Online space is not only a platform of communication, but an arena of a virtual spectacle. Social networks are not only a space for interaction, but also entertainment. Many communication experts explain that even hard news can be a source of entertainment and can be described as “infotaintment”[ENG]. From this point of view, the fact of participation in public action might be more important than its nature.Visiting soccer fan forums, chatting on social network or going out to the streets are parts of the same interactive entertainment process.
Ilya Varlamov, a popular photoblogger, observed [RUS] this on December 15, the next public protests following the Manezh riots:
Что удивило, так это большое количество детей. Такое впечатление, что информацию распространяли по школам. Почти половина задержанных – несовершеннолетние.<…> Если молодые люди понимали, что происходит, то девушки веселились, часто провоцируя парней.Толпа весело поднимала вверх руку. Лозунги стандартные: “Россия для русских!” “Ебать Кавказ, ебать!” “Отсоси у всей России!” “Слава России!”
- Девушки, а зачем вы сюда пришли?
– Посмотреть, как хачей бить будут!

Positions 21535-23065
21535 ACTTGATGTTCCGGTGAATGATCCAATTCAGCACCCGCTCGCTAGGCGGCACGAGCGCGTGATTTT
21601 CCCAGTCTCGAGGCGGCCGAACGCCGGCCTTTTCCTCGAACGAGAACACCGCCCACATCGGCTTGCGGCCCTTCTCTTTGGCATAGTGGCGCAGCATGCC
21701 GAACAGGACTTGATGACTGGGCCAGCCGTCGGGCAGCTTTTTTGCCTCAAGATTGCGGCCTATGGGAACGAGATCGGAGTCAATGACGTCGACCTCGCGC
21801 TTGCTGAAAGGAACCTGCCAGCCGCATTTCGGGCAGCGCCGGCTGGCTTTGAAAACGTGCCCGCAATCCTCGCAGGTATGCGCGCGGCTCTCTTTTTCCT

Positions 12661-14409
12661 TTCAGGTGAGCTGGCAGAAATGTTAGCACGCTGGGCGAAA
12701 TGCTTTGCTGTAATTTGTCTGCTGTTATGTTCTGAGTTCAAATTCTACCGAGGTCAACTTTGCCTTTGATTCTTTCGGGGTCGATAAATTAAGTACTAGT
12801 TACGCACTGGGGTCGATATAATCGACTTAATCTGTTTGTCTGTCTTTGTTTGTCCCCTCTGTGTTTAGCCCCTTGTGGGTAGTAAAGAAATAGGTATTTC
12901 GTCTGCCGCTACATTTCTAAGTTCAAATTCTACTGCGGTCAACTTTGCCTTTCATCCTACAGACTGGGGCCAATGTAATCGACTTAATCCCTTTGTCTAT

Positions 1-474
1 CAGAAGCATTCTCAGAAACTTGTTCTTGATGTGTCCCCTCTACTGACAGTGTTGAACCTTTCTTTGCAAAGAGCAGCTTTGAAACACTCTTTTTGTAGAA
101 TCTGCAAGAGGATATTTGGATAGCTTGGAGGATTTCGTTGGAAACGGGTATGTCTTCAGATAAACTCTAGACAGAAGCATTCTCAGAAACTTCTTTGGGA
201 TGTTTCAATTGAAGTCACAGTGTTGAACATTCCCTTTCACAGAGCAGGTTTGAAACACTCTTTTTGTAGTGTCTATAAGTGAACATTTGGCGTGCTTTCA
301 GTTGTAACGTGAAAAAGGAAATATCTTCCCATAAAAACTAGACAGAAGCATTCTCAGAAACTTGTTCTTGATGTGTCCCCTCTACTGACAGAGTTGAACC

– А вам не страшно?
– Нет! Смотри, сколько нас!
-Young lady, why did you come here?
-To see how they beat up “hachis” [derogatory term for inhabitants of the Caucasus – GV].
-Aren't you scared?
-No! Look how many of us are here!
The relationship of “actors” and “spectators” is based on the logic of “demand and supply.” The problem is not those who beat people, but those who come to watch. Indeed, the Internet makes the border between watching and participation vague. The Web simplifies participation in the virtual spectacle thus increasing the exposure of marginal initiatives.
The fact that online hatred entertains is not a problem of technology but of an education. If the authorities want to avoid this type of events in the future, they should focus not on restricting the Internet or finding the particular people who allegedly started the riots, but on educating Russian “networked” youth. So far, the only one who was fighting the reality of entertainment and hatred was Mr. Freeman, an online cartoon character, but his voice wasn't heard during the Manezhnaya square events.